Reported physical symptoms elicited by unpredictable events and the type A coronary-prone behavior pattern

Journal of Personality and Social Psychology
G Weidner, K A Matthews

Abstract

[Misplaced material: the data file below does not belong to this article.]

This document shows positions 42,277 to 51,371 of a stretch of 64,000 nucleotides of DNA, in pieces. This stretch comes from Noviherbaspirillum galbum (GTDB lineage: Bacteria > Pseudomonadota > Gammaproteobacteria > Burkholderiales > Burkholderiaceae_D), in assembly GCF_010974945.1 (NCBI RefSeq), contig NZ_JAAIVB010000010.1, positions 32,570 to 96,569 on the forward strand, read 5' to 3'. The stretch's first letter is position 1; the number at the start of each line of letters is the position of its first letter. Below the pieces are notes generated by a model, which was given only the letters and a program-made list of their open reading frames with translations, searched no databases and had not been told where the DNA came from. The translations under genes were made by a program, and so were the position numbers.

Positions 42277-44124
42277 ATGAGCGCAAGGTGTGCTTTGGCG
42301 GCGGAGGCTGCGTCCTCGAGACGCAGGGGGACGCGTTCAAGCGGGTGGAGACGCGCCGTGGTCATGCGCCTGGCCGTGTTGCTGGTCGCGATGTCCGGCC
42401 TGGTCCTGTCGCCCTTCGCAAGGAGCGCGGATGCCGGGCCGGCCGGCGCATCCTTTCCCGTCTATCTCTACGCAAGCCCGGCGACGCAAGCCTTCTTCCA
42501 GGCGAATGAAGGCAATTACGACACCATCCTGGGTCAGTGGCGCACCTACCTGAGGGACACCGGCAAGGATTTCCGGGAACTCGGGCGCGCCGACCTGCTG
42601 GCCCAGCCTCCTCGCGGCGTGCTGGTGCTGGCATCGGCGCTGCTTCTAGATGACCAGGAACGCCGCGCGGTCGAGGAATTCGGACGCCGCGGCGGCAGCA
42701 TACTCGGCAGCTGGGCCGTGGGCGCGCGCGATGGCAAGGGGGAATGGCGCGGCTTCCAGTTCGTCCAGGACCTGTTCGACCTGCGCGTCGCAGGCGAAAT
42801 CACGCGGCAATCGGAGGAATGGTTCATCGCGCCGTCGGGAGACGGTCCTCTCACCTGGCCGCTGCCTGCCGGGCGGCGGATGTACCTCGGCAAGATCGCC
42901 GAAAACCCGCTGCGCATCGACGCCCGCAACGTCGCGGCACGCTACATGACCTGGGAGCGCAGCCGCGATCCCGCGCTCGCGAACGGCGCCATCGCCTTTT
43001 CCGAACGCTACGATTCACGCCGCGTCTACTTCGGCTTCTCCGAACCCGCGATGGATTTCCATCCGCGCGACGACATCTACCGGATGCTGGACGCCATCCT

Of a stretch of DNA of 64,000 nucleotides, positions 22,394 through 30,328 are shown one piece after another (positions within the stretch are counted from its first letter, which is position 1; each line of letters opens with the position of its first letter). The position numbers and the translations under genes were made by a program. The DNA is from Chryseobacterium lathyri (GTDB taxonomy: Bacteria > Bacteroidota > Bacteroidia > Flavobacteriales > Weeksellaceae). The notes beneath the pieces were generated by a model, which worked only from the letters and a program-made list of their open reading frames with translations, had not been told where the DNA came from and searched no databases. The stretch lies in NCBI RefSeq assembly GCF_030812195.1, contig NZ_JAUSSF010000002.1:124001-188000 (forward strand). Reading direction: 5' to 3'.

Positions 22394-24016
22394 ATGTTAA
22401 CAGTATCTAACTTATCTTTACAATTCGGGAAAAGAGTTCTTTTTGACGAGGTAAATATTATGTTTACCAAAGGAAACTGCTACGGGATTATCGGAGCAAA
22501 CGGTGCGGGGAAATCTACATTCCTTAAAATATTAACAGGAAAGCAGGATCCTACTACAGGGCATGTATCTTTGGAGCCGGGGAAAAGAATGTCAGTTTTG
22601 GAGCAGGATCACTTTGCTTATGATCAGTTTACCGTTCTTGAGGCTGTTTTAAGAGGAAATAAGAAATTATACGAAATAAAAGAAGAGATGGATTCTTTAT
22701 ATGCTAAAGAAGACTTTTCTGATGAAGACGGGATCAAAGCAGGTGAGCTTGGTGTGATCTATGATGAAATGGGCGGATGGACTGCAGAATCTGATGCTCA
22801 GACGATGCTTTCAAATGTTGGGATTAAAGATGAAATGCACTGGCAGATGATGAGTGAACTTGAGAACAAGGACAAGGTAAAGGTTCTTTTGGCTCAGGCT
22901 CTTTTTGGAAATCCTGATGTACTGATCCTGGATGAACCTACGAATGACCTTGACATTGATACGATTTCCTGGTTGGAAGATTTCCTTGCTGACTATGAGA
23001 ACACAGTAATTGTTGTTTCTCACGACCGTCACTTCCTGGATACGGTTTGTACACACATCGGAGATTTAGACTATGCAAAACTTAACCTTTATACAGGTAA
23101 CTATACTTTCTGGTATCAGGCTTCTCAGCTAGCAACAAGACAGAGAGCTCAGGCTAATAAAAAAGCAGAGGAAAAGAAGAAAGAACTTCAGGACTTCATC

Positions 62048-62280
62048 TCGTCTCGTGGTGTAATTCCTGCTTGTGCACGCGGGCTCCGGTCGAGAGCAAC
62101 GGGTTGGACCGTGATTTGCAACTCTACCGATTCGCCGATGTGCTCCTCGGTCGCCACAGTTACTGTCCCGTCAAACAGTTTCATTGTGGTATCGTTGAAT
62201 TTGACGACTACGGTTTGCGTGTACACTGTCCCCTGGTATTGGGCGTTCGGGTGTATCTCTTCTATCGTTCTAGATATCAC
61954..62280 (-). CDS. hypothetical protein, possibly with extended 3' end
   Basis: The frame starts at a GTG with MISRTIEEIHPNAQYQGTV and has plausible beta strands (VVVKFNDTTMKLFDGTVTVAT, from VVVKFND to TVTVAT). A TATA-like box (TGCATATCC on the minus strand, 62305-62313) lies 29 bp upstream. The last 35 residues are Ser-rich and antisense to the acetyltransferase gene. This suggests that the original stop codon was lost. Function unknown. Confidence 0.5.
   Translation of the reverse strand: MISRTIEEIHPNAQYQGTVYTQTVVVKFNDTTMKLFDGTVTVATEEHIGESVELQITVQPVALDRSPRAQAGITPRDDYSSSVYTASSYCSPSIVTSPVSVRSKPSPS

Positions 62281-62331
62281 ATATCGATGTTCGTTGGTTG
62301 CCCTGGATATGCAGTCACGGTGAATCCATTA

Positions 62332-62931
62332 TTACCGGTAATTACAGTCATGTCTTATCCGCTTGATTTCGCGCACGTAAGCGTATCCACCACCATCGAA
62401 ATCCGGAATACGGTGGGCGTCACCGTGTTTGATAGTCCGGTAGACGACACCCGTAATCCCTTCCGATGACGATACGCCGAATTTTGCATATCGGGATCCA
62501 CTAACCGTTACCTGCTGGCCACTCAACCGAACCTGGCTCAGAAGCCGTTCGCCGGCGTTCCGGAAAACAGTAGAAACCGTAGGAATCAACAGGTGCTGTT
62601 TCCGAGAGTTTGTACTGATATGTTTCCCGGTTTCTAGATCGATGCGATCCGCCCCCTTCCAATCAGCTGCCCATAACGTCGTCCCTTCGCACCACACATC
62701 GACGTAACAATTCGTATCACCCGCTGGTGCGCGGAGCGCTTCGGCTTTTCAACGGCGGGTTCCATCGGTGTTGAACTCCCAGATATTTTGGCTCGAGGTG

Unpredictable and uncontrollable events are associated with a variety of illnesses. It was hypothesized that unpredictable aversive events are causally linked to physical symptom reporting and that the Type A coronary-prone behavior pattern affects symptom reporting, such that Type A individuals fail to report symptoms when they expect to continue working on a task as compared to when they believe they have completed it. In the present research, Type A and Type B women reported symptoms either at the end or in the middle of listening to unpredictable, predictable or ambient noise in the laboratory. Results showed that unpredictable noise produced more symptom reporting than predictable noise, which in turn produced more symptom reporting than the ambient noise; Type A individuals reported fewer symptoms in the middle of the task than at the end, whereas Type B's did not show this differential effect. Thus, both hypotheses were confirmed. Several possible explanations of the results are offered, and implications of the findings are discussed.

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